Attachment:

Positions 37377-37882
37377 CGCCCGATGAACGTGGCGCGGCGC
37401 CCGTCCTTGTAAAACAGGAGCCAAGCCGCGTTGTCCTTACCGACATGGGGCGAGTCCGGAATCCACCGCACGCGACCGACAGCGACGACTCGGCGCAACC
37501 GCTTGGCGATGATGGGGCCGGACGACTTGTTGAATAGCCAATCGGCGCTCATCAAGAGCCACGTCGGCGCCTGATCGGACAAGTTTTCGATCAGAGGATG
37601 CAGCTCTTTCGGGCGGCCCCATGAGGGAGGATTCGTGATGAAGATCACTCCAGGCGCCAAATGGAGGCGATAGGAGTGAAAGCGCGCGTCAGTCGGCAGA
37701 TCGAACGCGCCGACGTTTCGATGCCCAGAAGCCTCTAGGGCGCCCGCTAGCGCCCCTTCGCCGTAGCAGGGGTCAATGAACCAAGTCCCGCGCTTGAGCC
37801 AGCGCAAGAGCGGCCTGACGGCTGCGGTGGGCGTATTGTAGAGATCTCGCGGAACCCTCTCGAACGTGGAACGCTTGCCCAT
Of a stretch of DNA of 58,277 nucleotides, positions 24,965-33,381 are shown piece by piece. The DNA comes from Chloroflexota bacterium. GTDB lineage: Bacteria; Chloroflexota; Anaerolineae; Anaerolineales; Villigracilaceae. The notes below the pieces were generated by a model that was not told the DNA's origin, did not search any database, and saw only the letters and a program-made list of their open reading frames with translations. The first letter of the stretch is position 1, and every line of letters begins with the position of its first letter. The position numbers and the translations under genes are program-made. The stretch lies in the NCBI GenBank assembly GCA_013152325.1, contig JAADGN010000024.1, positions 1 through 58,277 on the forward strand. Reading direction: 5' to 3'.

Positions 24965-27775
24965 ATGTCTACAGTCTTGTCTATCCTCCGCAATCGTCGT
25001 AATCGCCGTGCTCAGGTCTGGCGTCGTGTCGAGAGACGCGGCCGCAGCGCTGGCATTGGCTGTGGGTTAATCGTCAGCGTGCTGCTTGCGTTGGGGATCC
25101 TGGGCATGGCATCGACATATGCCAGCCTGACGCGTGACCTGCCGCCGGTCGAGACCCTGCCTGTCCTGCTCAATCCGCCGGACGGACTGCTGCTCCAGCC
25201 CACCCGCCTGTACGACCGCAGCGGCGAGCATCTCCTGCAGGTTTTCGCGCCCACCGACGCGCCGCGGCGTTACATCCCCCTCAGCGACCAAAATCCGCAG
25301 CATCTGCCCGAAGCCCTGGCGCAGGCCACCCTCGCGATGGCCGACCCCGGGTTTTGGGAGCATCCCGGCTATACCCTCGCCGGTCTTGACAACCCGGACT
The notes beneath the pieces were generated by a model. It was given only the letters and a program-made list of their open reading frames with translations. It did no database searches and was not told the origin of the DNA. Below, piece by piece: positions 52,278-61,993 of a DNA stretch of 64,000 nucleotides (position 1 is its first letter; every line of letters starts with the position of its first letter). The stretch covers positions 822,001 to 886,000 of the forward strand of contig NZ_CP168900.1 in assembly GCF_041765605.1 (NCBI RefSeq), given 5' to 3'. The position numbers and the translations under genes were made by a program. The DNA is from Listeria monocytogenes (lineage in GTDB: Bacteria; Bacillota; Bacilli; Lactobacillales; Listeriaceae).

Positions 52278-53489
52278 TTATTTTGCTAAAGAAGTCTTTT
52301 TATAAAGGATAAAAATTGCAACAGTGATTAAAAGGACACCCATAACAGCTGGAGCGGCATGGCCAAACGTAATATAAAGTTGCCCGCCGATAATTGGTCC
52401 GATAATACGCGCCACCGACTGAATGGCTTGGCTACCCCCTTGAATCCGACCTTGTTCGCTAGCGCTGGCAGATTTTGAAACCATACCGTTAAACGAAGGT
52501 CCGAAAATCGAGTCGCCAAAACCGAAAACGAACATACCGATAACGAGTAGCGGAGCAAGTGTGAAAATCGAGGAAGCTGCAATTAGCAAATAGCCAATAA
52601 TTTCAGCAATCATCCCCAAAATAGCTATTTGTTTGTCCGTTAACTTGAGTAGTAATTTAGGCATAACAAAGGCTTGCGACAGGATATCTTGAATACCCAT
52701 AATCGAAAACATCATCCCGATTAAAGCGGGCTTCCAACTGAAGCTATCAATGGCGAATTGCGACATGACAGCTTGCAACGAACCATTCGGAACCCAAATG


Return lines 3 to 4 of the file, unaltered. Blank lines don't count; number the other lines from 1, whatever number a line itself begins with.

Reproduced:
37401 CCGTCCTTGTAAAACAGGAGCCAAGCCGCGTTGTCCTTACCGACATGGGGCGAGTCCGGAATCCACCGCACGCGACCGACAGCGACGACTCGGCGCAACC
37501 GCTTGGCGATGATGGGGCCGGACGACTTGTTGAATAGCCAATCGGCGCTCATCAAGAGCCACGTCGGCGCCTGATCGGACAAGTTTTCGATCAGAGGATG